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Tips to keep composting toilets warm in winter

Keeping a composting toilet warm in winter is essential to maintain the decomposition process and ensure effective waste management. Read our blog for some strategies to keep your composting toilet warm during the colder months.

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As the microorganisms, AKA microbes, that do the composting slow down and hibernate in cold temperatures below 12°C, compost chambers can tend to fill up quicker in winter. The microbes most prefer a temperature range between 18°C to 45°C. As temperatures warm up in the spring, microbial activity will resume.

In a self-contained toilet, the air temperature around the compost remains at room temperature since the compost chamber sits inside the pedestal within a bathroom. However, a split-system toilet has its compost chamber outside the building which can be exposed to the elements and can experience slow composting.

If you want to speed things along during winter, follow these tips below to get those microbes munching along happily in your composting toilet.

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Insulate the Toilet Room

Ensure the room housing the composting toilet is well-insulated. Add insulation to walls, ceilings, and floors to retain heat.

Insulate the External Composting Chamber

Use insulating materials around the composting chamber to help retain the heat generated by the composting process.

Less technical ways of insulating the chamber are by:

  • Placing the chamber in a box with hay bales, with an up-cycled window for the lid

  • Wrapping the chamber in insulating material like a yoga mat, bubble wrap, or reflective foil barriers

  • Placing the chamber in a pop-up greenhouse with the use of glass, perspex or other transparent material on the sun-facing side

Some customers have syphoned air from their roof space and, using the existing ventilation system, pulled the hot air through the chamber.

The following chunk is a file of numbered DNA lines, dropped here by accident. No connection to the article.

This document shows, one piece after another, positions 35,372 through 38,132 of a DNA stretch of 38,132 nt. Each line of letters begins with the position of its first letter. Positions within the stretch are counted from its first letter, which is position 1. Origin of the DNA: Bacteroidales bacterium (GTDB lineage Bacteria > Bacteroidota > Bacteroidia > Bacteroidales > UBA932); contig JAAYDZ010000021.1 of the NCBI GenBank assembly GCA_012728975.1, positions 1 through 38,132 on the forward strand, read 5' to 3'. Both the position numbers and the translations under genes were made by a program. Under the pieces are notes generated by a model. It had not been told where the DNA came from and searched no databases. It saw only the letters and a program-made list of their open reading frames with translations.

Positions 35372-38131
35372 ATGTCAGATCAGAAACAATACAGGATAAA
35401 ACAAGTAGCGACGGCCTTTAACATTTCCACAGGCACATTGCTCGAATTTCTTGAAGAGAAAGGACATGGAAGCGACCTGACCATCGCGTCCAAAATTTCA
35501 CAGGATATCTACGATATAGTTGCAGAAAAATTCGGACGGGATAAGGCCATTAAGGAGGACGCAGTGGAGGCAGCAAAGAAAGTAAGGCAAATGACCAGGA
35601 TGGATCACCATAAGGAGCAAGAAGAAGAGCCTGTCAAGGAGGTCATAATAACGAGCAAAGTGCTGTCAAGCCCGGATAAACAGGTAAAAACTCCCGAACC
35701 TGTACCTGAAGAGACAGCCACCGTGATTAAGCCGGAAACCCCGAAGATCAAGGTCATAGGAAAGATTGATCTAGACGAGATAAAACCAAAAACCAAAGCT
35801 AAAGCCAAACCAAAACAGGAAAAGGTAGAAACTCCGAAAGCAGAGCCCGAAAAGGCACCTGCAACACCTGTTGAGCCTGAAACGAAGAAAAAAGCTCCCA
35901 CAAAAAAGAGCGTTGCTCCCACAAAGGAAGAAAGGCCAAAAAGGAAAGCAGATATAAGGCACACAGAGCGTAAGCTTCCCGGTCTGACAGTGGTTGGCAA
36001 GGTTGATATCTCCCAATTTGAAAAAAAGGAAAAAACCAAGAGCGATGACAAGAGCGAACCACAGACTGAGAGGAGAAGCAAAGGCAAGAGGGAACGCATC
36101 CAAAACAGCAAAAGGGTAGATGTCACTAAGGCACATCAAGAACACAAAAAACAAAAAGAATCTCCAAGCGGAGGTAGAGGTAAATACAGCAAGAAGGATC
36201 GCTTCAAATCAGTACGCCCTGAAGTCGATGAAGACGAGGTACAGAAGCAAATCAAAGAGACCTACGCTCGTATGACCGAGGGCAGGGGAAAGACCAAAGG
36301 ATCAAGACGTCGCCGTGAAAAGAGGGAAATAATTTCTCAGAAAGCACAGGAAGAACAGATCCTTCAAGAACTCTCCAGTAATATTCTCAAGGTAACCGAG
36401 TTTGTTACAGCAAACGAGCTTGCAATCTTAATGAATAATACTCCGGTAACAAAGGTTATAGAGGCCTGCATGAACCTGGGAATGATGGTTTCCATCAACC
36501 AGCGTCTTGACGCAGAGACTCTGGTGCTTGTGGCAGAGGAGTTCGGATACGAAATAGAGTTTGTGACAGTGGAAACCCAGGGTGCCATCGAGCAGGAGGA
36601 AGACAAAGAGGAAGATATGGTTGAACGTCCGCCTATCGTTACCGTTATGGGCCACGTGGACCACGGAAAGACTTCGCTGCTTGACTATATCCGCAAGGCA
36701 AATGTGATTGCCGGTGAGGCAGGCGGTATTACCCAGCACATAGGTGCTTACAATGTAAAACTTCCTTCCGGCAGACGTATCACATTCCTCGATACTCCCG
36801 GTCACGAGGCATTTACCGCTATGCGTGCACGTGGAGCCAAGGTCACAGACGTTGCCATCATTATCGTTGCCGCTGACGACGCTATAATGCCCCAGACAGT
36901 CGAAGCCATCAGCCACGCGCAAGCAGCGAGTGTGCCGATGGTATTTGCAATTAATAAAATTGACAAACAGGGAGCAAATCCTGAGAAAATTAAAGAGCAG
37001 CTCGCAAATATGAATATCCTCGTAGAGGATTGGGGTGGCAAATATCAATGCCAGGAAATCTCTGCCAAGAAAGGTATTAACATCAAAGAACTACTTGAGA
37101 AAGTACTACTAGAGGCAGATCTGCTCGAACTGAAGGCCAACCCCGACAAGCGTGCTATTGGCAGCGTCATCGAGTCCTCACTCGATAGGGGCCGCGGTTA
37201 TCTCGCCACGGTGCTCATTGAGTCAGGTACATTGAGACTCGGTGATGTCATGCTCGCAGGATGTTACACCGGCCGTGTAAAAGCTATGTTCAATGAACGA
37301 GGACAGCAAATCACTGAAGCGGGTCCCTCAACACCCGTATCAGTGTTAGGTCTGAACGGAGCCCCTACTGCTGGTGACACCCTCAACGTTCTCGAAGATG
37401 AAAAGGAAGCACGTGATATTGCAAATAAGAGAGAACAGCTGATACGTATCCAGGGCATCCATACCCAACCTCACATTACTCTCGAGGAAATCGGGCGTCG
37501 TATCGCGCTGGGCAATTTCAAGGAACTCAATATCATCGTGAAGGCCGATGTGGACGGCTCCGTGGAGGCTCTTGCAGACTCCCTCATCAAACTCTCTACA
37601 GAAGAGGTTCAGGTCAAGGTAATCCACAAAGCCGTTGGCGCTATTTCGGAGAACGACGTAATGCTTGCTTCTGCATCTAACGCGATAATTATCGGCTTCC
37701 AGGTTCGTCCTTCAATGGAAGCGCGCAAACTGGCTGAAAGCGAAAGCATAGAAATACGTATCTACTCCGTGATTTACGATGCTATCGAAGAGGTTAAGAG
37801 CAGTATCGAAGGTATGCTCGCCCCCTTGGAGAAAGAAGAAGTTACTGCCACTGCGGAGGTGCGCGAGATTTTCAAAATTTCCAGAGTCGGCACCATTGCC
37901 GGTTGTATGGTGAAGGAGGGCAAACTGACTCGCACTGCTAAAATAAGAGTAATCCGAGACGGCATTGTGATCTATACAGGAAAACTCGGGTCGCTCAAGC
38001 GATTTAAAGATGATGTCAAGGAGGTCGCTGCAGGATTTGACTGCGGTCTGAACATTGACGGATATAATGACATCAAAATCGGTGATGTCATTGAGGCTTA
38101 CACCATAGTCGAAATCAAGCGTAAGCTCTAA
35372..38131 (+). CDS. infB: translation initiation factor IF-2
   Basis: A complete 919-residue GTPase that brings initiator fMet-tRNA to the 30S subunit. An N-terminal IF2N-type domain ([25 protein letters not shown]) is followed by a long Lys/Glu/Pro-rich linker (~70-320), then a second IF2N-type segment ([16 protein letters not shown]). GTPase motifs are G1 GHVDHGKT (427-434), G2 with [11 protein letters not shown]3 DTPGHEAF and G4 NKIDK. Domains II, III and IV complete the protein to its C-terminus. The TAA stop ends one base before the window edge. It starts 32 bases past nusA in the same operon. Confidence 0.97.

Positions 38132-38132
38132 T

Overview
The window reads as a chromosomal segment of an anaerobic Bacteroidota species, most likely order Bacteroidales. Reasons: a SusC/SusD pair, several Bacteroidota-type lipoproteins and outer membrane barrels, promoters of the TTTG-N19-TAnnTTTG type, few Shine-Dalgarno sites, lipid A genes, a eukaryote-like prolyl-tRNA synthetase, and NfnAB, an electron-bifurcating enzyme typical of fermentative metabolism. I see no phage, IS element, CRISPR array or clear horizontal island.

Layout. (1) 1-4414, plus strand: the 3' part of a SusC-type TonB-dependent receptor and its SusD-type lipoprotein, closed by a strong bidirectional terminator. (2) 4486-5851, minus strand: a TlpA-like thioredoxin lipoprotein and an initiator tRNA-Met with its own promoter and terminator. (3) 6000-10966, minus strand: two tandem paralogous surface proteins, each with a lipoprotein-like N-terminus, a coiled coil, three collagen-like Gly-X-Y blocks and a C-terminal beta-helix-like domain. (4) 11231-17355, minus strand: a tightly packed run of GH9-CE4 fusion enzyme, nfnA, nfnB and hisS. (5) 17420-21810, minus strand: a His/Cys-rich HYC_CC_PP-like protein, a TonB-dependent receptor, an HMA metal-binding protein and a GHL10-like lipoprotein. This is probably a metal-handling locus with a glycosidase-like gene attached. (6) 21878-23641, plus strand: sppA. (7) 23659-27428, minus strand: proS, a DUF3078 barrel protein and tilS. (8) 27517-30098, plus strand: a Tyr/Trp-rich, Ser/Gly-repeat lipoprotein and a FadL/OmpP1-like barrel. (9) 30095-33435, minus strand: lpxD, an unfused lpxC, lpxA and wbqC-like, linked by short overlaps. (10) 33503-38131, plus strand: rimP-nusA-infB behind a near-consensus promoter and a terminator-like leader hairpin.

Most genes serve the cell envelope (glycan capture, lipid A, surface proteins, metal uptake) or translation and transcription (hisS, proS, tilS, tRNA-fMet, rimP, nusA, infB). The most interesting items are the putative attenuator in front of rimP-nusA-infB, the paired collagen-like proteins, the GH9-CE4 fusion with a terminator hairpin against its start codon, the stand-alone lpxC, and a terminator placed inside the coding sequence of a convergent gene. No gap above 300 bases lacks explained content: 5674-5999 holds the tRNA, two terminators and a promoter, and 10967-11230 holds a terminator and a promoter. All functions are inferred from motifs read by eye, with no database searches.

Insulate the ventilation pipes

Ensure that the ventilation system is not drawing in excessively cold air. Consider using insulated ducts to minimise heat loss while still providing necessary ventilation.

Add Thermal Mass

Incorporate materials with high thermal mass (like bricks or concrete) around the composting chamber to absorb and slowly release heat, helping to stabilise the temperature.

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Use a Space Heater

Install a small, energy-efficient space heater in the toilet room to maintain a consistent temperature. Ensure it is safe for use in the area and follow all safety guidelines.

Use Heat Mats

Place heat mats or heating cables around the composting chamber. These can provide a steady source of warmth to keep the composting process active.

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Moisture and Oxygen

A compost pile needs the right amount of oxygen and water (in addition to carbon and nitrogen) to be successful. Water takes longer to evaporate in winter than summer. Too much moisture (i.e. urine) will force air out of the spaces in your compost pile, suffocating our dear aerobic bacteria friends.

Maintain fan

We recommend you leave the ventilation fan on 24 hours a day. Ensure there are no blockages.

Use bulking agent

Use bulking agents such as hemp bedding to absorb the excess moisture. Ensure the bulking agent you are using is between 1-3 cm in length. Bulking agent that is too fine reduces the ability to create air pockets in the pile.

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Optimal Placement

Place the composting toilet in a location that naturally retains heat, such as a basement or an interior room. Avoid placing it against exterior walls if possible.

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Regular Maintenance

Monitor Temperature

Regularly check the temperature inside the composting chamber using a thermometer (we recommend using a smart sensor with an app). Aim to keep the temperature above 12°C for optimal decomposition.

By implementing these strategies, you can help maintain a warm environment for your composting toilet during the winter months, ensuring efficient and effective composting.

In the spirit of reconciliation, Ecoflo Wastewater Management acknowledges the Traditional Custodians of this Country. We pay our respects to their Elders past and present and extend that respect to all Aboriginal and Torres Strait Islander peoples today. 




Ecoflo was the first company in Australia to sell composting toilets certified to the rigorous quality testing of Australian Standards. If you want to be certain your composting toilet has adequate capacity and is safe, you need a waterless composting toilet certified to the tough performance criteria of AS/NZS 1546.2:2008.

Shop our range of certified toilets here